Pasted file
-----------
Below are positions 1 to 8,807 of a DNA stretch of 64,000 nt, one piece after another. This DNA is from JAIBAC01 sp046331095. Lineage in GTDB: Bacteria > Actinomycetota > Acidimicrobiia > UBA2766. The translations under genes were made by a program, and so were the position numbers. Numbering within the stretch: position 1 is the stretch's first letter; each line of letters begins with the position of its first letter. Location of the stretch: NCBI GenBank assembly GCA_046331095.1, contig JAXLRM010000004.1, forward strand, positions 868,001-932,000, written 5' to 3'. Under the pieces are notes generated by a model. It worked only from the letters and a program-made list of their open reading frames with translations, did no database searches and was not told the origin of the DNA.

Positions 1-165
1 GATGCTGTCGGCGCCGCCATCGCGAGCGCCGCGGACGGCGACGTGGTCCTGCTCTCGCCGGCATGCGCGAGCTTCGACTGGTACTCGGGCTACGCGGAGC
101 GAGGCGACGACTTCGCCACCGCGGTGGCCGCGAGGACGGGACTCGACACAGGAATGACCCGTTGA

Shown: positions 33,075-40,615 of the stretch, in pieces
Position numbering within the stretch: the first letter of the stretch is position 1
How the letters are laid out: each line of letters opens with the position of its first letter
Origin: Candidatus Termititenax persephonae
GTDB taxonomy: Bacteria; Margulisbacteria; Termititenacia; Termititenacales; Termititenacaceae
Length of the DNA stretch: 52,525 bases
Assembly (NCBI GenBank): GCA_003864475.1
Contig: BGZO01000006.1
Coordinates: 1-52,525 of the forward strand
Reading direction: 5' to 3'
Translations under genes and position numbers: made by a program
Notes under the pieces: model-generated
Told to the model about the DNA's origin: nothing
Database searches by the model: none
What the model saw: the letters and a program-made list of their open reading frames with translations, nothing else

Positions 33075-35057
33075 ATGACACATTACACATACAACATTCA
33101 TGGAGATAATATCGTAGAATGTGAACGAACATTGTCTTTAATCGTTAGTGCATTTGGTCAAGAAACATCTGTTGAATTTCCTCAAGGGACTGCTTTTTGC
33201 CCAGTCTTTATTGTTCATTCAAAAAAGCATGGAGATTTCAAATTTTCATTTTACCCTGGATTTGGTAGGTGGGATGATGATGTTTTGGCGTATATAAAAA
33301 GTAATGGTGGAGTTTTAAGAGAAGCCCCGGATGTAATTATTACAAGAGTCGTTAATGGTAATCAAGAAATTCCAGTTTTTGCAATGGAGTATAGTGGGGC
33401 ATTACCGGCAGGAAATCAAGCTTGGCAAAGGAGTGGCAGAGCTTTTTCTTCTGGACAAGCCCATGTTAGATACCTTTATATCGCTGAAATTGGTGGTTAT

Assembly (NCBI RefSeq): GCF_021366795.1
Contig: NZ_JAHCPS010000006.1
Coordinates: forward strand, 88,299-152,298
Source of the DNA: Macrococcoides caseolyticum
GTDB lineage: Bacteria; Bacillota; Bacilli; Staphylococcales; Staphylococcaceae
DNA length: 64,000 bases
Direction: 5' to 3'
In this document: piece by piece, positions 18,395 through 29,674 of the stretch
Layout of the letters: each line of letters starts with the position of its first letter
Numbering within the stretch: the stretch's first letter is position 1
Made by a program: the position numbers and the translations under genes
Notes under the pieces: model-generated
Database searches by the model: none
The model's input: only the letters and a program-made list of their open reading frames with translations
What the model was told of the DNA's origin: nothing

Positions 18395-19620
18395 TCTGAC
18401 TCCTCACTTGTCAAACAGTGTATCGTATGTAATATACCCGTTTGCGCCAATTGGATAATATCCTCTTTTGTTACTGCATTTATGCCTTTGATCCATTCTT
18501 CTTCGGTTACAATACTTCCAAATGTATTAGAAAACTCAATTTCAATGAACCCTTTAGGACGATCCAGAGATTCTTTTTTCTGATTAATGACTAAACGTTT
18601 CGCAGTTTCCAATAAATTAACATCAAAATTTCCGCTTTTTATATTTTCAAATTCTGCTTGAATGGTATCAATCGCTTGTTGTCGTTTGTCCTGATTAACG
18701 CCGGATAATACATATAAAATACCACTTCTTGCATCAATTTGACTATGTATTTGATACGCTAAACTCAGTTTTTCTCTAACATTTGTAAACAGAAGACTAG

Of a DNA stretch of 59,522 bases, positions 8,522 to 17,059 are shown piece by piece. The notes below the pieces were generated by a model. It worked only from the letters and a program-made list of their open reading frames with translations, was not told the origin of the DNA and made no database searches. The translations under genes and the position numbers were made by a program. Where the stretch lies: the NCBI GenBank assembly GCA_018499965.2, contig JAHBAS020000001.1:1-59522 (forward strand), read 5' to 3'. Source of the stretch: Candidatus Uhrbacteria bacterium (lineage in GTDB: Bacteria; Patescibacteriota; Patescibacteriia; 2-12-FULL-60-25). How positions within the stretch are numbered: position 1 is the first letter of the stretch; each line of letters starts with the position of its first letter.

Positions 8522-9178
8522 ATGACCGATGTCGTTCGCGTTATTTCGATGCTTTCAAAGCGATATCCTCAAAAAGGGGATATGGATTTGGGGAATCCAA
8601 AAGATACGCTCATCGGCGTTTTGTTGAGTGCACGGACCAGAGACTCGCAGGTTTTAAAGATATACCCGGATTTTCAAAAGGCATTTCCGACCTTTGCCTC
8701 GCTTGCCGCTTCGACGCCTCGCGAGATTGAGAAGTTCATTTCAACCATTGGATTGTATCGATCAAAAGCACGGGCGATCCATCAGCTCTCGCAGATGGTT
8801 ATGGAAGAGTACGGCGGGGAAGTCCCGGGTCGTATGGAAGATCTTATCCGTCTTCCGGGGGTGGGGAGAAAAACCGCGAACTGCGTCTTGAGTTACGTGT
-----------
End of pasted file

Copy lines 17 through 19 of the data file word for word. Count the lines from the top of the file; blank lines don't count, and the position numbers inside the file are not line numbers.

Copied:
Told to the model about the DNA's origin: nothing
Database searches by the model: none
What the model saw: the letters and a program-made list of their open reading frames with translations, nothing else